I spent the next several hours more or less paralyzed with fear in my bed.  I was afraid to look out the window as the wind was absolutely howling.  (Note: palm trees sound terrifying when whipping around in the wind!) I was scared to leave Tristan to even go to the bathroom (not cool for this pregnant lady).  I’ve never seen trees bend at 90-degree angles and not break.  The whole house was rattling and the rain pounding on our metal roof was deafening.  I couldn’t sleep but I couldn’t do anything else either.  

Most disturbing of all was knowing that my husband was out working in the middle of the storm.  I’m still adjusting to life as the spouse of a police officer.  We made this decision together knowing what it would entail, but I still find myself surprised by what it requires of all of us sometimes.  Riding out a hurricane alone, with our two-year-old son, isn’t exactly at the top of my list of Things I Want to Do.  I know it wasn’t easy for Shane either, stuck in the middle of the storm, worrying about his family at home.  

My body would doze off for a couple minutes with every break in the wind (I was so tired), but each new gust would wake me up and send me into a panic again.  I’m pretty sure I cried at some point.  I don’t recall ever being so scared before.  Imagine my relief when Shane miraculously arrived home about 2am.  (I honestly wasn’t expecting to see him until the morning).  At least I had someone there to hold my hand through the rest of the storm while Tristan slept the best night of his life between us.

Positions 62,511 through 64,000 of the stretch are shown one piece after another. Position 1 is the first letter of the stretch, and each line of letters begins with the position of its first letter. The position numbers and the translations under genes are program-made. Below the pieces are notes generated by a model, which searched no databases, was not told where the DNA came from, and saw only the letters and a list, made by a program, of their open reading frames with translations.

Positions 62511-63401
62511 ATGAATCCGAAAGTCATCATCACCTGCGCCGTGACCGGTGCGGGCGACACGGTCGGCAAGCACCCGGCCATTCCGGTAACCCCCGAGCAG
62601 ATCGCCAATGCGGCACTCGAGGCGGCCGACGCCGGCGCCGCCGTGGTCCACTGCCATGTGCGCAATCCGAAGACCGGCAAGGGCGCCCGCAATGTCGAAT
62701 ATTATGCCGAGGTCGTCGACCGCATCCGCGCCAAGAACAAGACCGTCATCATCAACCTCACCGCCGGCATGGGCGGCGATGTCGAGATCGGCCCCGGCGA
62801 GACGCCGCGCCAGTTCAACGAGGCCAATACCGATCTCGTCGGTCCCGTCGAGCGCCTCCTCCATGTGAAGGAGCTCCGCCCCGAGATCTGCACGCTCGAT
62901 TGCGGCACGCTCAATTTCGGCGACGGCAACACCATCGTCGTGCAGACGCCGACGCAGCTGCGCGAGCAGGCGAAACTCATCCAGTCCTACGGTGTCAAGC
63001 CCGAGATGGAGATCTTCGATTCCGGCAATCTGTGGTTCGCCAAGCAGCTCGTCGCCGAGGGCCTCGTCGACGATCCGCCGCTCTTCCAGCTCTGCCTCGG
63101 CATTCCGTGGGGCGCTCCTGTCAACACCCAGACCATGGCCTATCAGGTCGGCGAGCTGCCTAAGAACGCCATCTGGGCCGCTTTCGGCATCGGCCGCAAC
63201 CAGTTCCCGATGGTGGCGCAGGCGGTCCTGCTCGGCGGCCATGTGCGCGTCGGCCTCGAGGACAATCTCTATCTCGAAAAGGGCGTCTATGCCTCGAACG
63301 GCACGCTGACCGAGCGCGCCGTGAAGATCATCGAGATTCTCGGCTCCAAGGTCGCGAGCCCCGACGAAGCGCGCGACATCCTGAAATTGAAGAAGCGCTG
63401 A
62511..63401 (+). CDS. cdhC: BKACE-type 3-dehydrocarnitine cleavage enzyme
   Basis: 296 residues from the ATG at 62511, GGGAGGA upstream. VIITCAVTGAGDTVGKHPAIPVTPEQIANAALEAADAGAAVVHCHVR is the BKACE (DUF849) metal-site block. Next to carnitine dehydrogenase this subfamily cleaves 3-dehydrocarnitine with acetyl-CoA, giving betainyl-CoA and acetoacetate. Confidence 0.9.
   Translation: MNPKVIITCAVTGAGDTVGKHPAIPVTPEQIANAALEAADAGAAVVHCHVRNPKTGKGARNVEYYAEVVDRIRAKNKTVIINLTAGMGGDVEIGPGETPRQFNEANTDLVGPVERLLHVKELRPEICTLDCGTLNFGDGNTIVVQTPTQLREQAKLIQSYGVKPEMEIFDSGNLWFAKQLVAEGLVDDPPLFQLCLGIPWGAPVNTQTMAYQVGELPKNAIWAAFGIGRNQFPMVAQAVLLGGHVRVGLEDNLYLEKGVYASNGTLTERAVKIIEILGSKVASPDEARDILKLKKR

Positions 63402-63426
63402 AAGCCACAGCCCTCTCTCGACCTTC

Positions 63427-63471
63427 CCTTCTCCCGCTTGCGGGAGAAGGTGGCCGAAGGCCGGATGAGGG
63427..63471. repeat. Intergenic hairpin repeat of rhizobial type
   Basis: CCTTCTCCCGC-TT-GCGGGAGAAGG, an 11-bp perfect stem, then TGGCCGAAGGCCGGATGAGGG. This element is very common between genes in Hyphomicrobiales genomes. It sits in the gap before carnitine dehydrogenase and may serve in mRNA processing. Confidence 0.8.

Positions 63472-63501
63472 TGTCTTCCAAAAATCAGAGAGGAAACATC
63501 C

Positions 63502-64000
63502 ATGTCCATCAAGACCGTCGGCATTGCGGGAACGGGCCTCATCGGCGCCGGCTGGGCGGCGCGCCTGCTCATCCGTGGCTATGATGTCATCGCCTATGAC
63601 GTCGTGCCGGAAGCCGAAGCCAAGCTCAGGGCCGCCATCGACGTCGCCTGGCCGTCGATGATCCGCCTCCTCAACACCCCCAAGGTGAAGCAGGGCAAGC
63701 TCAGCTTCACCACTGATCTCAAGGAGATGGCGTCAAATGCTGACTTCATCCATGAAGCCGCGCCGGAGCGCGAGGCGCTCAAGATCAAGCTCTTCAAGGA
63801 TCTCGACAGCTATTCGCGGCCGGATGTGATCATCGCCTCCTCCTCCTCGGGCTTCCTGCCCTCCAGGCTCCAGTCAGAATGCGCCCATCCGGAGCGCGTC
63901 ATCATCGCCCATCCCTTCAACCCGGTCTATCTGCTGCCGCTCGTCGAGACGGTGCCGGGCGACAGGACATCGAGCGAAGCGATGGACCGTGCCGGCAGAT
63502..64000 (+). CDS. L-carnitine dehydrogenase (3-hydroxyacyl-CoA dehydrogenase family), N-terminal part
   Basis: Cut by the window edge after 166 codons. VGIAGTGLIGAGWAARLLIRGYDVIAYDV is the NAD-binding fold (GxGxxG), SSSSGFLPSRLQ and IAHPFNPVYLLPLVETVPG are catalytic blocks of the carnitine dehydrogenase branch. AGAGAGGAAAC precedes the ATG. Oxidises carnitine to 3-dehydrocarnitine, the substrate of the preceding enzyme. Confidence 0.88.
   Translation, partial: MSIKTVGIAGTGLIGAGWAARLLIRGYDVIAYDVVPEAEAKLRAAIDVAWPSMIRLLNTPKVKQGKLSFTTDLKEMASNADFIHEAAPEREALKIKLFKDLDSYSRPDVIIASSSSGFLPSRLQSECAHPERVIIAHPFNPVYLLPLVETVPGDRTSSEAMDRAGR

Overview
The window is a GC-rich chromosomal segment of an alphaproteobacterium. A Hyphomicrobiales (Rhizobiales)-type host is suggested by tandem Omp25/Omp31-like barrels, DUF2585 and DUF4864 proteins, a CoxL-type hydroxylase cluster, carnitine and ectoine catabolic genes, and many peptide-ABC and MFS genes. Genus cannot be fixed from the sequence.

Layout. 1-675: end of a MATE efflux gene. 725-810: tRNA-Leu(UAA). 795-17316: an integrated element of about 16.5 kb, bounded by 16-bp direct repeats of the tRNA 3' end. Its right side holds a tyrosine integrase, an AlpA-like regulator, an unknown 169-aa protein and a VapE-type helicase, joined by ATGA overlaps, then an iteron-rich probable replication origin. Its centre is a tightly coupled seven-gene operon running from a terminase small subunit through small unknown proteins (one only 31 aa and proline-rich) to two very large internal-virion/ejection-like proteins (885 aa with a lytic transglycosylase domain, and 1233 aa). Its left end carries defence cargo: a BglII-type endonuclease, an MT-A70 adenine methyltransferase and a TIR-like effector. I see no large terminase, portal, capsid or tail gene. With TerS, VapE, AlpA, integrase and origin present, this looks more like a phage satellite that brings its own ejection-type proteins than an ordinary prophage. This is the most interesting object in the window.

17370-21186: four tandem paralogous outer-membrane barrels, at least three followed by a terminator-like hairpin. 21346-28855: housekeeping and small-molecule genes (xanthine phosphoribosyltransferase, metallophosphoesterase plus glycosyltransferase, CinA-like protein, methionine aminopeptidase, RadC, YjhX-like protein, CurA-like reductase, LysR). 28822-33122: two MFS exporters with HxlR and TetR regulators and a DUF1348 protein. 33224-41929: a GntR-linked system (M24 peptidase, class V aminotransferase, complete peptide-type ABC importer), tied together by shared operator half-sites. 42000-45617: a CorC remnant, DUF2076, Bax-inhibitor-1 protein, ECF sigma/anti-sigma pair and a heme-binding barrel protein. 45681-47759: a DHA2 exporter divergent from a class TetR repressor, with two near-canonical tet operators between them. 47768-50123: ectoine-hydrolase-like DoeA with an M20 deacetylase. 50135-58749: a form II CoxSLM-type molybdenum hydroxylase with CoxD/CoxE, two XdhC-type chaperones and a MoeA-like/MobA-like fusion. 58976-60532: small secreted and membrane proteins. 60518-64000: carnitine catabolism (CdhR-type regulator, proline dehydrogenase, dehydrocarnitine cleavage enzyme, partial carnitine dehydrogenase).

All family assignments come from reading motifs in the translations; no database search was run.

The morning after the power, of course, was still out.  I wanted to let Shane sleep since he still had to report to work later that day.  I got up to get Tristan some breakfast before crashing on the couch.  It was maybe an hour later when Lily (one of our cats) woke me up to let me know that Tristan Tornado had just hit.  I blearily saw Tristan was in the pantry, I assumed he was eating dried pasta out of the box per-usual.  

I was wrong again.  

I said, “Tristan, what are you eating?” He emerges from behind the kitchen table: “It’s CHOCO-late!”